All of these changes have important political implications and didn’t take attentive Argentinians by surprise. Since the votes were cast in the mid-term election on Oct. 27, it was quite clear that the government, if rational and strategic, had to make some changes. In this regard, a Cabinet shift was expected. The day after the new Cabinet was announced, and when every newspaper was writing about the way the new Economy Minister would handle the relationship with the controversial Interior Commerce Secretary Guillermo Moreno, the latter resigned. He would be transferred to the Argentinian Embassy in Italy. Although these changes signify a ratification of the current economic course of the country, they also account for a redefinition of the government’s political strategy. The government’s decision to continue with its current economic plan but at the same time take into account the concerns of the middle class regarding the ongoing economic model is quite clear. In this regard, Moreno’s resignation can be read as a wink to the middle class, the group most displeased with Fernández’s economic measures, and as a move in the quest for an entire economic course redefinition.

As for the new Chief of Cabinet, it seems the President found a way out of all the mire in the words of the Constitution. Since his appointment, Capitanich has done pretty much what any previous Chief of Cabinet may have wanted to be able to do. This is primarily explained by the Fernández’s decision to delegate authority to him. As a consequence, Capitanich has been acting essentially as the Prime Minister which the Constitutional reformers of 1994, who introduced the Chief of Cabinet figure, had hoped for, inspired by the supposed advantages of the semi-presidential system to avoid governmental instability. This, plus the fact that he himself has a wide base of political and electoral support in his province, allows him to be perceived as the head and executor of the government’s policies and strategies. Moreover, Kirchner’s decision to back off and leave the center stage to Capitanich (of course under her command) seems to be telling of who her future successor could be. In this respect, the President has defined a major issue that seemed to be lacking during the last elections: her succession. One of the major problems Kirchner faced in that election season was the nonexistence of a possible successor. If Capitanich does happen to be her choice for 2015, we may be witnessing an unusual pathway to the presidency in the midst of the resurgence of the power of governors — the ones who have traditionally starred in the Argentine presidential contests. It could be the first time that a governor does not come straight from the province to the presidential contest until he is “tested” nationally, while closely monitored by the President.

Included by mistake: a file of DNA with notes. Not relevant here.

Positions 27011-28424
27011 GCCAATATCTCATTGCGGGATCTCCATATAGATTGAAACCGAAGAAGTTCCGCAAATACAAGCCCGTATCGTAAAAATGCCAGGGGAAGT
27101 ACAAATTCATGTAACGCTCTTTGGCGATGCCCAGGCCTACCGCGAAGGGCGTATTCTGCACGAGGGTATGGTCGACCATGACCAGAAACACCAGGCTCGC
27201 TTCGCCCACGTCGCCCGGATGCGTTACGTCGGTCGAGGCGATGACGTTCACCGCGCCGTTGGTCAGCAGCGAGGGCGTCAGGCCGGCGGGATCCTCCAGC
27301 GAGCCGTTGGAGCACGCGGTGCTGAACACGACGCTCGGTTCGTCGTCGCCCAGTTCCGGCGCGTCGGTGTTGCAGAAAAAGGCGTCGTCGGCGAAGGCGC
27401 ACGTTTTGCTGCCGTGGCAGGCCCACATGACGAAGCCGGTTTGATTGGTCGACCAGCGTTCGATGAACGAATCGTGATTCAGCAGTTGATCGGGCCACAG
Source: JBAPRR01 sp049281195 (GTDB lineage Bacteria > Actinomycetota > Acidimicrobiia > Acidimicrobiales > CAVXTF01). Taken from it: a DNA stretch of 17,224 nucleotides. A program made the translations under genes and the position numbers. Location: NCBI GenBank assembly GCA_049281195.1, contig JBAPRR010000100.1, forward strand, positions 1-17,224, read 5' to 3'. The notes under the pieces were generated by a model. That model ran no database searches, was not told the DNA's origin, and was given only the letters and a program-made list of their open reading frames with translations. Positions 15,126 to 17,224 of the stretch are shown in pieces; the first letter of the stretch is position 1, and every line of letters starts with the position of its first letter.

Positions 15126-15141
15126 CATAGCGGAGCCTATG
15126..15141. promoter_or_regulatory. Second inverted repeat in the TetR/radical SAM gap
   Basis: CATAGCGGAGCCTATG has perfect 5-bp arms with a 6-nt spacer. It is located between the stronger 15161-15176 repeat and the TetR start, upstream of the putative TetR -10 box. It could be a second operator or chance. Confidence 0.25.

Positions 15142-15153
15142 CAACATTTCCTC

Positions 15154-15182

The future political outlook given the shifting landscape painted above must be put into the context of the years of Kirchnerismo and the Peronist history of strategic adaptations and pragmatic mutations in Argentina. What does Capitanich’s appointment mean for 2015? Could his potential candidacy indicate a new turn to the right within the Peronist Party (PJ)? Is it time for the PJ’s “conservative wing” to govern? Or would the Kirchnerismo be able to embrace the continuity of the current more “left-wing” model? Only time can answer all these questions. Perhaps the situation facing opposition parties and realignment toward 2015 will provide some relevant clues in this regard.

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James Fearon | December 16, 2013